It’s 2020, but we still need to remind other women, other men, and society that our partners worth doesn’t define us because people still be throwing that in your face about why you should or should not pursue something.
I’ve had an emotionally challenging and draining month after being told some words that cut deep to my own identity as a person. It reminded me that I should trust people less, but that I also need to keep speaking out for what I believe. That perspective she has of me, is not my reality, nor should it be anyones reality.
We are all deserving of what we want to achieve.
I’m not wealthy enough to pay for a nanny and chase my dreams.
I’m not poor enough to seen as needing childcare.
I’m not essential enough to still have a job or childcare spot.
My struggle does not outshine your struggle.
We are easy to jump to the conclusion that we must compare struggles. That because I speak out about my own struggle of feeling forgotten by my community that I immediately diminish the struggle of others. But that could be nothing further from the truth. My struggle is layered in guilt and shame of knowing that there are others who have it worse and that I should just be quiet.
This post is not this or that, but just a memory of this months struggle of knowing my worth and understanding my value. It’s me writing to say that I feel like worthless human who is not allowed to pursue her dreams in social media strategy because someone said I should just be blessed to live my privileged life as a wife of an CN employee. And that really hurt me this month, and I’m not sure I’ve even recovered. I’ve lost my mojo to even return to the things I love – because the things I love have so little value in the eyes of anyone else. I wrote a book. I have a successful podcast. I know social strategy – but that’s not things of value. Those are hobbies and things that because I’m a woman I should just give away for free. I feel lost in the business community knowing that people just don’t understand knowledge based businesses. I feel lost.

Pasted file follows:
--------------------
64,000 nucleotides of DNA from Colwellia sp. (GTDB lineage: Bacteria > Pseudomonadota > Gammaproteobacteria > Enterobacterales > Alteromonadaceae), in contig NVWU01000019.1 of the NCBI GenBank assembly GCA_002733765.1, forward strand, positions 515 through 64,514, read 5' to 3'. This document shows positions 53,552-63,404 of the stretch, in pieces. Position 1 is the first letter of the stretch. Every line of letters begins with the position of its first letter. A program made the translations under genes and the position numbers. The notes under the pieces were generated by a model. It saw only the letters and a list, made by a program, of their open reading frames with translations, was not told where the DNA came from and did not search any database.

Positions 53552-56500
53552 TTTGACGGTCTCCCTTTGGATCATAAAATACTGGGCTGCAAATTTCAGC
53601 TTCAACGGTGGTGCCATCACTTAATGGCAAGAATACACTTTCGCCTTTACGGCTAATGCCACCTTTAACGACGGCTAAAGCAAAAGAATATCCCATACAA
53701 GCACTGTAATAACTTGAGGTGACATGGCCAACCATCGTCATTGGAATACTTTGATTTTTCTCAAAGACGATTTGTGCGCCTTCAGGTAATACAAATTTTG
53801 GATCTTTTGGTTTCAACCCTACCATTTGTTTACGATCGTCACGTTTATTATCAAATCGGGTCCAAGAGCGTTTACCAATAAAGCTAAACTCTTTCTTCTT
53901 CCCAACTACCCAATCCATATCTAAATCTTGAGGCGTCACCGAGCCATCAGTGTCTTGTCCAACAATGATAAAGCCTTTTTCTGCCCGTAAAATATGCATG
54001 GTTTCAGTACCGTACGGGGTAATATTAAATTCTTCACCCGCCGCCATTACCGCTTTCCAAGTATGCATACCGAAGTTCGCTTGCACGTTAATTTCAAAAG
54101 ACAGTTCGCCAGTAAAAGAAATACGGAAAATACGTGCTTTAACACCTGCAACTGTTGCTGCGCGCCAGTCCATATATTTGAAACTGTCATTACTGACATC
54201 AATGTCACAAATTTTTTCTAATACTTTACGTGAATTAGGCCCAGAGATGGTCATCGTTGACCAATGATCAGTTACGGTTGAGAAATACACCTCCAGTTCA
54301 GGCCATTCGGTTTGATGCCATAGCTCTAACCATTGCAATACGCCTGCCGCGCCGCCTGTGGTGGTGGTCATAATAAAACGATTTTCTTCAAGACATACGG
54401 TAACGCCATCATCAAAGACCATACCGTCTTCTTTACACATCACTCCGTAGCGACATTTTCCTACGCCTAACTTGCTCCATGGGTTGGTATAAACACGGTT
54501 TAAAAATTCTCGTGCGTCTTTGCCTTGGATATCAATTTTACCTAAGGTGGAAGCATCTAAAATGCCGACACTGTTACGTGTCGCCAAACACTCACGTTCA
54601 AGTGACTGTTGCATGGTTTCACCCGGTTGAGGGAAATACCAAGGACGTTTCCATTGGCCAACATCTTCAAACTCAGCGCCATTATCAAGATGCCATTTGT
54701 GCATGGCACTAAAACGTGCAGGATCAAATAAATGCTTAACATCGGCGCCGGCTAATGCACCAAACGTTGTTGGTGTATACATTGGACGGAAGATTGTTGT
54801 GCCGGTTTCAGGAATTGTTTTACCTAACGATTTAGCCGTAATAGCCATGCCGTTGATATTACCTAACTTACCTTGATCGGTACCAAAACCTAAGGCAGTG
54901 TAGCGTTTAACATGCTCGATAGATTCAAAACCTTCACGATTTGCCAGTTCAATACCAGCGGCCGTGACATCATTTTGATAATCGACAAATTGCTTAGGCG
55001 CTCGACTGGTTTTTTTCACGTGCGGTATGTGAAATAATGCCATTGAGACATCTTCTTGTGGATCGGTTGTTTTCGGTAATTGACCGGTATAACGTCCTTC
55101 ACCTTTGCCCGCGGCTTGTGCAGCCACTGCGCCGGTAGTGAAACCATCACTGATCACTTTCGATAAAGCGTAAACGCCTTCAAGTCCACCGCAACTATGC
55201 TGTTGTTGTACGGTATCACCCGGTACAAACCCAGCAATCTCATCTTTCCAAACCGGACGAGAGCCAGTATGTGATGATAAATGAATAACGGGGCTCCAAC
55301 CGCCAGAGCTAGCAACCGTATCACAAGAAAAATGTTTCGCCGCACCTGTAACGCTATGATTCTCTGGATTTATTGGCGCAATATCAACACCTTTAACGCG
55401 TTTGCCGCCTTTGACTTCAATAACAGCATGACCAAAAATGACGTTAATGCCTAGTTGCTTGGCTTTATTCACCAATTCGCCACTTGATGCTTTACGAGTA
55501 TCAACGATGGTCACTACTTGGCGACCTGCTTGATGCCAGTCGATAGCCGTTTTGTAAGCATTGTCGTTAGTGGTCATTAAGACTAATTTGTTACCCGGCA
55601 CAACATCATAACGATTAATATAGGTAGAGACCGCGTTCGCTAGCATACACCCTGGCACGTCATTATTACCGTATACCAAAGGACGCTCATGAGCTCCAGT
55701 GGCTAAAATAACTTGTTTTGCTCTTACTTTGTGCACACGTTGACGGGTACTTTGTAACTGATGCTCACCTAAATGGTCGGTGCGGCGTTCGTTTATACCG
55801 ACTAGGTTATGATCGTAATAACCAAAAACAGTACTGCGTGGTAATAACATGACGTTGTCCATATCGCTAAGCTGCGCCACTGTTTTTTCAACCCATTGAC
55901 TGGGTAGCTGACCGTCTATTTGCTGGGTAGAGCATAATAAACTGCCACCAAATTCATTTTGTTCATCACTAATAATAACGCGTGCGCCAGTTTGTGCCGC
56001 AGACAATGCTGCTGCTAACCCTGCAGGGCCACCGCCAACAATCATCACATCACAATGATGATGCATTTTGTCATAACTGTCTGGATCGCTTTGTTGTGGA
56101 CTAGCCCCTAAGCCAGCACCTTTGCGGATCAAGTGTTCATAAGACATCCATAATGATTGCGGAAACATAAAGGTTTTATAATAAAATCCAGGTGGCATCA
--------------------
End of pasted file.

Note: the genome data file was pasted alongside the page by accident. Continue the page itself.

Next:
I support the need for universal childcare – a system that does not rank us based on the value of our job, the money our partners make, or discriminate based on something else.. 1 in 7 working mothers have not yet returned to their pre-COVID employment. We lag behind the men.
So yes, I am worried that this pandemic means my career is now on pause indefinitely. I can come to understand that truth, but I will not let this pandemic slide women back to the 1950s. We are more than that and we can come out the other side acknowledging the core systemic issues of the patriarchy and it’s impact on women, women in the work force, and those dreaming of returning.